Arkansas recently became an international spectacle by executing four men in eight days, having planned to kill twice as many in a rush to lethally inject prisoners with an expiring supply of an increasingly scarce drug. Now it’s California’s turn to consider a wrongheaded scheme to speed up the death penalty. Voters last fall narrowly approved Proposition 66, which sets a deadline for court review of capital-punishment appeals and takes other steps to restart a capital punishment machine that ground to a halt a decade ago.
Law Enforcement
New TV ads slamming sanctuary cities evoke California deaths blamed on immigrants in U.S. illegally
An television advertising campaign denouncing California’s so-called sanctuary cities launched this week in the San Diego area. The campaign, created by the group Californians for Population Stabilization, or CAPS, opposes local and state government policies that preclude full cooperation by law enforcement officers with federal immigration authorities.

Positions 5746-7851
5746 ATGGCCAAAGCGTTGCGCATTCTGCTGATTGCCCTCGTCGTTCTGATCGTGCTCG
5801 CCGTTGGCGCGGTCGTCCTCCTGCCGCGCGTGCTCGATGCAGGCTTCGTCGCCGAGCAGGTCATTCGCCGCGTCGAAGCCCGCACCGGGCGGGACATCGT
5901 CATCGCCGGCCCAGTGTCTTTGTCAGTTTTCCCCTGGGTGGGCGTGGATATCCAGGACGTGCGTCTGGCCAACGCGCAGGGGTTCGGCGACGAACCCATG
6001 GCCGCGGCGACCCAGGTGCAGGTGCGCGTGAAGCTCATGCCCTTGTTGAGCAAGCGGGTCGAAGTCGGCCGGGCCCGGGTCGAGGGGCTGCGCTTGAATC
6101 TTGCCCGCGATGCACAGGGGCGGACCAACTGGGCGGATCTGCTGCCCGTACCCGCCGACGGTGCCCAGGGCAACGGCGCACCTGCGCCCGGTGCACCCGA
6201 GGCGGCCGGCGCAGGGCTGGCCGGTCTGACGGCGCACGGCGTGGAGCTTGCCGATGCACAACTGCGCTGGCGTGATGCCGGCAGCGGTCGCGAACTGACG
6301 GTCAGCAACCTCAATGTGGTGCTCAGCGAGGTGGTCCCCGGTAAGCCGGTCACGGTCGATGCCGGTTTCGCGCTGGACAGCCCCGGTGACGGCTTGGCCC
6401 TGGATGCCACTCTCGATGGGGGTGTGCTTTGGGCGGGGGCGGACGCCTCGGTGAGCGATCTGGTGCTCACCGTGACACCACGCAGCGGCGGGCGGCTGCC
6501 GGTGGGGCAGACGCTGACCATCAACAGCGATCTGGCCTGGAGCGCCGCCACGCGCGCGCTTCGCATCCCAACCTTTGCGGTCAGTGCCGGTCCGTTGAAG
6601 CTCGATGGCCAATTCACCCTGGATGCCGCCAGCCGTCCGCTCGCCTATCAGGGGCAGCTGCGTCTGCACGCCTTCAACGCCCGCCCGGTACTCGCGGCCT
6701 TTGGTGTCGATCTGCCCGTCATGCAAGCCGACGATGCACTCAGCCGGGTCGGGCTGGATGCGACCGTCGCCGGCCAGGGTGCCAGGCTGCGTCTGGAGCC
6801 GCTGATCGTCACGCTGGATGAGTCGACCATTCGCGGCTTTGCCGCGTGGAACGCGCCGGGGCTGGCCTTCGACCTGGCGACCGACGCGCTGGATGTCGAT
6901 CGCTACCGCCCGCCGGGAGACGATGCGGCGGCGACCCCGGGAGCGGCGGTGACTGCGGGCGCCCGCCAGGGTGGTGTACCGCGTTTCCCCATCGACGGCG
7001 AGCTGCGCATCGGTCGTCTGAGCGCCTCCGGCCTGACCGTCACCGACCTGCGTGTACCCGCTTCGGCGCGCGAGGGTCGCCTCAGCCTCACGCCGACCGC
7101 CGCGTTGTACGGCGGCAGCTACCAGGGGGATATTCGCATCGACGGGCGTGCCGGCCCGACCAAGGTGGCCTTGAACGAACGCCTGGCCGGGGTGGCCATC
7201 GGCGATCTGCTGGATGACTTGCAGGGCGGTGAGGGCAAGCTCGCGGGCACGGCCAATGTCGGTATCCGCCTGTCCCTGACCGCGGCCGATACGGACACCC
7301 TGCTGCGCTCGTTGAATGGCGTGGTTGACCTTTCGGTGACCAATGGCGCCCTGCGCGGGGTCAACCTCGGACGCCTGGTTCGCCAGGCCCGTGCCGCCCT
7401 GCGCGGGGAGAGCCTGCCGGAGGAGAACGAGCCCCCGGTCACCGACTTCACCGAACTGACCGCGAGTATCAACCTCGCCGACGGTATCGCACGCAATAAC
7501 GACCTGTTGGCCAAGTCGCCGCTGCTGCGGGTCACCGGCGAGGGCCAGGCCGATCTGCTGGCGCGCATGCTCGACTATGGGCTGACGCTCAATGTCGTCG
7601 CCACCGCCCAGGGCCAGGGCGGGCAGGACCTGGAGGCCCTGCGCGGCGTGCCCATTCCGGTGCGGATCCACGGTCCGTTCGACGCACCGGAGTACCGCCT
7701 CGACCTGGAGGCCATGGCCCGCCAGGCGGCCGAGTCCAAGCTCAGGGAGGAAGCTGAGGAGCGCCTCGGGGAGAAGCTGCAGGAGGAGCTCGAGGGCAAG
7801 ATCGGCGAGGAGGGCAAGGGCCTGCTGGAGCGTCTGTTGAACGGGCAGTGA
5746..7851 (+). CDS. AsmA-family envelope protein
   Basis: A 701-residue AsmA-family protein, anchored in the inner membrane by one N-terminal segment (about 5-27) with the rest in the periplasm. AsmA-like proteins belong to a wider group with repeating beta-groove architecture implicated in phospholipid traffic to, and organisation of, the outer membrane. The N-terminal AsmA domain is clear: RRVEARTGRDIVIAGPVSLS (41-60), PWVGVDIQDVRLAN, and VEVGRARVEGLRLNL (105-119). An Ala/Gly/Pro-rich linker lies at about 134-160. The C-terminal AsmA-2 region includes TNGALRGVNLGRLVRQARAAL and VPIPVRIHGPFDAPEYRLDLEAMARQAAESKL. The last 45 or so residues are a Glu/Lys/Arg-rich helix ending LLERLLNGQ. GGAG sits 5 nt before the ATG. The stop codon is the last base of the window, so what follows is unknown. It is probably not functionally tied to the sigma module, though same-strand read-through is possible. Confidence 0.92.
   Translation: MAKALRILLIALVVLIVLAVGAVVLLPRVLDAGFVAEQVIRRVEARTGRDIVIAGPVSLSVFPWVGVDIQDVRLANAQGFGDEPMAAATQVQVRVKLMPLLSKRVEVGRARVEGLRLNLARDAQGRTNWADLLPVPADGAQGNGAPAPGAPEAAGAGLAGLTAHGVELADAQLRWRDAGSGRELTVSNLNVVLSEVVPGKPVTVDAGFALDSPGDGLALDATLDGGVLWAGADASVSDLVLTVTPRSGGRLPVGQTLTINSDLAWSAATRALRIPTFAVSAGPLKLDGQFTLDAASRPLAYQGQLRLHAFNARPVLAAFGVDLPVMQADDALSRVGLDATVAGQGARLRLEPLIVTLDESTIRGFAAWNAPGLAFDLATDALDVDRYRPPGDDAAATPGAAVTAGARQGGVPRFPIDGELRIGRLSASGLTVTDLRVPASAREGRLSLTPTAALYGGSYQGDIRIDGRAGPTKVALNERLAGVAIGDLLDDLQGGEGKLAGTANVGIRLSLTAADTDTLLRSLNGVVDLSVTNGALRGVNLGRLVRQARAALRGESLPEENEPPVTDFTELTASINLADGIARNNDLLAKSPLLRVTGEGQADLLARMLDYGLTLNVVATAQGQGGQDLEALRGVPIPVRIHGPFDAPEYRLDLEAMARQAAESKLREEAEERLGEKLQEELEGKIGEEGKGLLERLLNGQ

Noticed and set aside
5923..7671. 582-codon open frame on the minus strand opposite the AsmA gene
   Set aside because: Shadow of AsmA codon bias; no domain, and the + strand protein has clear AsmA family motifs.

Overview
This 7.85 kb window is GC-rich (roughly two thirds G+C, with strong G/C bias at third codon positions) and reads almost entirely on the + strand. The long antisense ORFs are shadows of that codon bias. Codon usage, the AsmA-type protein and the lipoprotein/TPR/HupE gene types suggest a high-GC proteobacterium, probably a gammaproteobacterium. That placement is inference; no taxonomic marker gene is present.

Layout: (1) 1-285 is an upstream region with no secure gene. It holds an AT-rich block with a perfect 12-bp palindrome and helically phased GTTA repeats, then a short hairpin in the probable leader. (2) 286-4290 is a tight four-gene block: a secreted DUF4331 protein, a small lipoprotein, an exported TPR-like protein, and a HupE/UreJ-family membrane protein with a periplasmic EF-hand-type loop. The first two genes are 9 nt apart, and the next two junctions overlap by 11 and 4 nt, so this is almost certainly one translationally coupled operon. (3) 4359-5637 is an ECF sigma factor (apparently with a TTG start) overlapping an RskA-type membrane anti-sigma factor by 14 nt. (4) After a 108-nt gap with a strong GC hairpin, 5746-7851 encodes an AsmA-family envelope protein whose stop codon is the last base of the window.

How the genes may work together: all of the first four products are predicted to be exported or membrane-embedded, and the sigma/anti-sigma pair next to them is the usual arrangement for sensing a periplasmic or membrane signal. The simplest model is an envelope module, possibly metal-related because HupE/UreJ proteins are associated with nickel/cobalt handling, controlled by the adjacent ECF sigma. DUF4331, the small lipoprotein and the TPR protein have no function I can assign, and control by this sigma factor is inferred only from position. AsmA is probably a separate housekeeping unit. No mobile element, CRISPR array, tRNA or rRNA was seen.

An 8-year-old was taken off life support, his organs donated. Now, police are investigating
By the time Cole Hartman arrived at Ronald Reagan UCLA Medical Center, he was in grave condition. The 8-year-old had gone into cardiac arrest after nearly drowning in a washing machine at his Castaic home. Paramedics had gotten his heart beating again, but he remained in a coma and on a ventilator.
Counterfeit prescription drugs allegedly sold at Pacoima candy store
The owners of a Pacoima candy store faced a lawsuit on charges of selling counterfeit or mislabeled pharmaceuticals. Los Angeles City Attorney Mike Feuer along with the Los Angeles County Sheriff’s Department Monday announced a lawsuit filed against Narcisco Gamez and his daughter, Johana –  the owners of Dulceria El Venado on Glenoaks Boulevard.
LAPD detective’s messy extramarital affair: Falsely imprisoned her lover?